On May 6, the state of Missouri enacted legislation expanding the optional single factor apportionment method for corporate income tax purposes to the sale of services and intangibles.1 The legislation addresses the issue of how to source the sales of services and intangibles for the optional single factor apportionment method. Under the legislation, market-based sourcing is used for sales other than sales of tangible personal property.2
In 2013, the state of Missouri enacted legislation which provided taxpayers with a new optional single factor apportionment method.3 The optional formula is based on total sales from transactions in Missouri divided by total sales everywhere.4 For purposes of determining Missouri sales of tangible personal property, if the purchaser’s destination point is outside Missouri, the sale is not considered a Missouri sale.5 The 2013 legislation was silent as to how the sales of services and intangibles should be sourced. The Missouri Department of Revenue took the position that the optional single factor apportionment method was only available to corporations whose Missouri income was derived solely from the sale of tangible personal property.
New Sourcing Rules for Services and Intangibles
The recent legislation provides that a transaction involving a sale other than a sale of tangible personal property is in Missouri if the taxpayer’s market for the sale is in the state.6 The taxpayer’s market for a sale is in Missouri in the following situations:
- The sales, rentals, leases, or licenses of real property or rentals, leases, or licenses of tangible personal property are in-state sales to the extent that the property is located in the state.7
- Sales of services are in-state sales to the extent that the ultimate beneficiary of the services is in the state.8
- Rentals, leases, or licenses of intangible property are in-state sales to the extent that the property is used in the state by the rentee, lessee, or licensee. Intangible property used to market a good or service to a consumer is used in the state if the good or service is purchased by a consumer in the state.9
- Franchise fees or royalties received for the rent, lease, license, or use of a trade name, trademark, service mark, or franchise system or provides a right to conduct business activity in a specific geographic area are used in Missouri to the extent the franchise location is in the state.10
- Sales of intangible property are sourced to Missouri to the extent the property is used in the state. If a sale is for the right to conduct a business activity (such as contract rights, government licenses or similar intangible property) in a certain geographic area, the property is considered to be used in Missouri if the geographic area includes all or part of the state.11
- If receipts from sales of intangible property are contingent on the productivity, use, or disposition of the property, the receipts are treated as receipts from the rental, lease, or licensing of the intangible property stated above.12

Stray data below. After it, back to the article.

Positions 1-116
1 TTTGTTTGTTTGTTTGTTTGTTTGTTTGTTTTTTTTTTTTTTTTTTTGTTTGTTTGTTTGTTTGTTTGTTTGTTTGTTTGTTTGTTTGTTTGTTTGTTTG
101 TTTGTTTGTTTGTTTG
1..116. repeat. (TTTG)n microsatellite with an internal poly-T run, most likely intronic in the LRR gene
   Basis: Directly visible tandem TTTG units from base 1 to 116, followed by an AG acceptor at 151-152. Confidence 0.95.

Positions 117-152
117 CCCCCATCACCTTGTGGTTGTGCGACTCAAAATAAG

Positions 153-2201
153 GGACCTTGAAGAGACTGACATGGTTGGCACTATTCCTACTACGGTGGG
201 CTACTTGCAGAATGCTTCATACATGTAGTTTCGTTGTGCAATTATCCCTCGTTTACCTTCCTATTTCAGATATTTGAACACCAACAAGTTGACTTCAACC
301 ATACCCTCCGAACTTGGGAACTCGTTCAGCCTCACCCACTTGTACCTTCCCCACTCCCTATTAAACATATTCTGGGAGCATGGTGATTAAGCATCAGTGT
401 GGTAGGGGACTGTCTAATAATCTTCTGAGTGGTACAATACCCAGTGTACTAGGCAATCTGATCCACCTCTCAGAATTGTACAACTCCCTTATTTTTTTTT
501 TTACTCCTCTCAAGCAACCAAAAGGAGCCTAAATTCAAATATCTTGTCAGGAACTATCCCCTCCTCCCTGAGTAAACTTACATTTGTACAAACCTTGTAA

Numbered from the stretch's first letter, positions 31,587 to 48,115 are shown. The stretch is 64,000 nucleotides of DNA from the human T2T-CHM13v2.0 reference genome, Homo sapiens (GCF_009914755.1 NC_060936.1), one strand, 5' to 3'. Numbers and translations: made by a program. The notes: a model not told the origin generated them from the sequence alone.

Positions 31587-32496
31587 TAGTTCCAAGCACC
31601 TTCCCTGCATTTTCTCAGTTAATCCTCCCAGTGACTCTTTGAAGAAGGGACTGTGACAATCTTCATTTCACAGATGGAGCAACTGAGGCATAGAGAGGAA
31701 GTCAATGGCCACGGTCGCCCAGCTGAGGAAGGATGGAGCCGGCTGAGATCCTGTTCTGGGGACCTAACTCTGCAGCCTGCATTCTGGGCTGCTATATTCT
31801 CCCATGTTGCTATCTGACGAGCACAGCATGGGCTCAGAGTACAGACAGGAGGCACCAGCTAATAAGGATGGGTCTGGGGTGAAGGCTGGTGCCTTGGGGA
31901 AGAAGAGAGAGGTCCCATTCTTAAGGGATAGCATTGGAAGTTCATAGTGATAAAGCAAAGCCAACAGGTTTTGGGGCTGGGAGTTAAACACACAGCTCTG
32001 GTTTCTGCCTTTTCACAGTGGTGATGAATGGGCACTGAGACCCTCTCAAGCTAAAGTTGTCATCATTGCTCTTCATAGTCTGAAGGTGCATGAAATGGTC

- Receipts from all other sales of intangible property are excluded from the numerator and denominator of the sales factor.13
- If the state of assignment cannot be determined by the above rules, a reasonable approximation is to be made.14
- If the state of assignment cannot be determined or reasonably approximated, the sales are excluded from the denominator of the sales factor.15
This legislation should provide Missouri-based companies with an attractive option for computing Missouri taxable income. Under the language of the 2013 legislation, taxpayers with substantial service and intangible revenue streams may have calculated their income to be apportioned to Missouri under the assumption that they could not qualify for the optional single sales apportionment method. Upon the enactment of this recent legislation, the Missouri optional single sales factor formula includes sourcing provisions relevant to taxpayers who have revenue streams from sources other than the sale of tangible personal property. Taxpayers with substantial physical presence in Missouri with service and intangible revenue streams drawn from a multistate market are most likely to benefit from the adopted legislation.
The legislation does not provide a specific effective date for the treatment of the sales of services or intangibles. Arguably, these provisions are effective on August 28, 2015 (90 days after this year’s adjournment of the Missouri legislature), but some questions remain regarding whether the election may be available for use by taxpayers for the 2015 calendar year. No guidance yet has been issued by the Department, though it is possible that the Department will take the same position taken with the 2013 legislation. If this were to occur, the Department would treat these provisions as effective only for original returns filed on or after August 28, 2015.
There is no retroactive or other language in the newly enacted legislation that addresses the position the Department has taken since the single sales factor election legislation was originally enacted in 2013. This leaves open the issue of the treatment of taxpayers who are currently in the protest or appeal stage, since they filed under the optional single factor formula and were denied the use of that formula because they had revenue streams other than the sale of tangible personal property.
1 S.B. 19, Laws 2015.
2 MO. REV. STAT. § 143.451.2(3)(e).
3 H.B. 128, Laws 2013.
4 MO. REV. STAT. § 143.451.2(3)(b).
5 MO. REV. STAT. § 143.451.2(3)(c).
6 MO. REV. STAT. § 143.451.2(3)(e).
7 MO. REV. STAT. § 143.451.2(3)(e).a, b.
8 MO. REV. STAT. § 143.451.2(3)(e).c.
9 MO. REV. STAT. § 143.451.2(3)(e).d(i).
11 MO. REV. STAT. § 143.451.2(3)(e).d(ii).i.
12 MO. REV. STAT. § 143.451.2(3)(e).d(ii).ii.
13 MO. REV. STAT. § 143.451.2(3)(e).d(ii).iii.
14 MO. REV. STAT. § 143.451.2(3)(f).
15 MO. REV. STAT. § 143.451.2(3)(g).